I’ve heard quite few comics fans say (write, text, think out loud, bitch, moan, complain) that because of the large number of good comic book teevee shows they’ve found themselves having to cut back on their comics reading.
Let’s see. I think I sympathize. After all, we’ve got Legion, Arrow, Agents of SHIELD, Gotham, Marvel Netflix (hey, that’s the same as a series, isn’t it?), Flash, Legends, Riverdale, Supergirl, and Powerless. Soon we’ll have The Inhumans and The Punisher (part of the Netflix rotation) and The Defenders (another part of the Netflix rotation) and Cloak and Dagger and Black Lightning and The Runaways and maybe Ghost Rider and maybe still Damage Control and maybe The New Warriors (so long, Stamford!), and maybe Scarlett and maybe a Matt Nix-produced X-Men spin-off show. And I am certain there are other shows that I can’t remember right now.
I get the point. When I was born, there were two and one-half networks beaming to our black and white remote-controlless 16-inch round cathode ray tubes. Two and two-half if you count the DuMont network, a severely under-programed effort whose best-known show, The Honeymooners, didn’t even air on their own network (long, irrelevant story; Google it). Combined, they offered slightly more programming than the list of superhero shows I noted above.
Then again, at that same time there were dozens and dozens of comics publishers and many titles sold over a quarter-million copies. A few sold in the millions. Today, we’re ecstatic when we see a circulation of 40,000.
Of course this can’t last. I suspect we will have new comics-birthed programming as long as there are comics to birth them, but pop culture phenomena tend to roll in fads. Do you remember when there were about two dozen westerns on the tube 39 out of 52 weeks of the year? If so, then keep your eye on upcoming Medicare legislation.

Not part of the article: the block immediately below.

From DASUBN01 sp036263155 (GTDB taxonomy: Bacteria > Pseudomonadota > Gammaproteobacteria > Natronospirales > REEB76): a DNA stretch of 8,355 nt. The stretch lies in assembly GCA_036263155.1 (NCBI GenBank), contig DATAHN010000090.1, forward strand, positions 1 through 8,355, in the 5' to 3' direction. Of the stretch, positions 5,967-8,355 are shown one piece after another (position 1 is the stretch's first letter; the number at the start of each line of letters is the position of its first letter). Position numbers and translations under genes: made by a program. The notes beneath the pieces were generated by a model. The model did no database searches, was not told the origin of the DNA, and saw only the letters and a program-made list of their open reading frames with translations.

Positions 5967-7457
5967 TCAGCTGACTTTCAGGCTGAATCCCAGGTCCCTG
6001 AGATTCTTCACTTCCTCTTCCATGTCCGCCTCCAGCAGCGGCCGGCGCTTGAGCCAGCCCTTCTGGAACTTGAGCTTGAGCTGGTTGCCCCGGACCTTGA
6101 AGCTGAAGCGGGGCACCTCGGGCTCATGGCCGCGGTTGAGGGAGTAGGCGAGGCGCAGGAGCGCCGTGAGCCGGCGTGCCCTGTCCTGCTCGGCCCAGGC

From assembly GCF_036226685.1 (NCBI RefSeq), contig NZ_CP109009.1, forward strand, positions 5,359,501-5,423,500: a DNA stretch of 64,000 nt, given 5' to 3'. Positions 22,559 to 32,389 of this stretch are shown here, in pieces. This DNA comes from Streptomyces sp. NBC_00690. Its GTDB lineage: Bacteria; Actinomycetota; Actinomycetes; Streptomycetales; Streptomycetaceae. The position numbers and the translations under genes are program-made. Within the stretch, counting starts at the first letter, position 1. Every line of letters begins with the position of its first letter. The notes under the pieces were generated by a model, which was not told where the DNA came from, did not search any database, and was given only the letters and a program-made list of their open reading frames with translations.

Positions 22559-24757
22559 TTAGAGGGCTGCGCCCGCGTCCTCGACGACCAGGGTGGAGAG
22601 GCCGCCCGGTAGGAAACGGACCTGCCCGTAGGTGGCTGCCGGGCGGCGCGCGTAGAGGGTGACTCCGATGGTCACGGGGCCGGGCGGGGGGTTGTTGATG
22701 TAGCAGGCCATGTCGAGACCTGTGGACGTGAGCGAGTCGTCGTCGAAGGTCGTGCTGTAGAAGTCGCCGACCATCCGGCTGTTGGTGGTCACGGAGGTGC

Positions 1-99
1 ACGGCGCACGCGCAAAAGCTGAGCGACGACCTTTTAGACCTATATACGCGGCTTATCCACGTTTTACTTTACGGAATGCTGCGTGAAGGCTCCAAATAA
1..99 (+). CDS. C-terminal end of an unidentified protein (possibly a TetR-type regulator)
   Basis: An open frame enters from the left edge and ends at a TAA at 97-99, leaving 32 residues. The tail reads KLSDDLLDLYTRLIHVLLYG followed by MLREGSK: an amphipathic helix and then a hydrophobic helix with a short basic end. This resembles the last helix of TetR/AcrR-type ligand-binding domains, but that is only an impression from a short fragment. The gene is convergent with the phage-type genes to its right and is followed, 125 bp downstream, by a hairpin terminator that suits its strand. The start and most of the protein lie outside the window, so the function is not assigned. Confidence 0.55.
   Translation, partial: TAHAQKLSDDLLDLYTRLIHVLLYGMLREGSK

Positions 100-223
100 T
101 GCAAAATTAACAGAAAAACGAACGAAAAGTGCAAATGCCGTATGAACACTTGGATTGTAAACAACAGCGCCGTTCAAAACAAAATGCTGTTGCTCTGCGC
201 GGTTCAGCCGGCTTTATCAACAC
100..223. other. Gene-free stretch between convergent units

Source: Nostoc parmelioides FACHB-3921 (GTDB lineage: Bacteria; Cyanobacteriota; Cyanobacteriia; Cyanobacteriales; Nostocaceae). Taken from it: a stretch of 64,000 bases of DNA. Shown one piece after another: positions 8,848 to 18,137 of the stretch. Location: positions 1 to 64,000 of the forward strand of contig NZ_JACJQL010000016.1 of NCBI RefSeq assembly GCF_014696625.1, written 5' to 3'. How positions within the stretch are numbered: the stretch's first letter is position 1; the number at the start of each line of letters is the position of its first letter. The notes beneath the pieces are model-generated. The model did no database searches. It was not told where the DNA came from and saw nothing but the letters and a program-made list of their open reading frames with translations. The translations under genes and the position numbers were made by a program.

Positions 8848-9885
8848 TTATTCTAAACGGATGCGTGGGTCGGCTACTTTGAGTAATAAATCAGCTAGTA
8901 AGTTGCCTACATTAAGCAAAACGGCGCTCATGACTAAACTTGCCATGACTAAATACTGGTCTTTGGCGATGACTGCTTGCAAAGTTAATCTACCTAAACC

In a couple hours Marvel Netflix will drop Iron Fist, the final introduction before The Defenders event. The advance word isn’t strong, and that may be so. However, it’s come to the point where a lot of people simply want to see a major superhero series fail. Yes, Iron Fist comes with some unfortunate whitewashing baggage, and a guy with a green costume, a tattoo instead of chest hair, and glowy knuckles isn’t as compelling as, say, an all-powerful mutant with severe memory and relationship issues. I’m not sure I care as much about the lead character as I do about Claire Temple (Marvel’s Netflix glue) and Colleen Wing, who has always been one of my favorite characters.
So, between all this television, a plethora of movies (which usually come in plethoras) and an infinite number of comic books, how much rock’em sock’em action can you fit into a single attention span?
Ask me again if and when somebody gets off his ass and gives us a GrimJack series.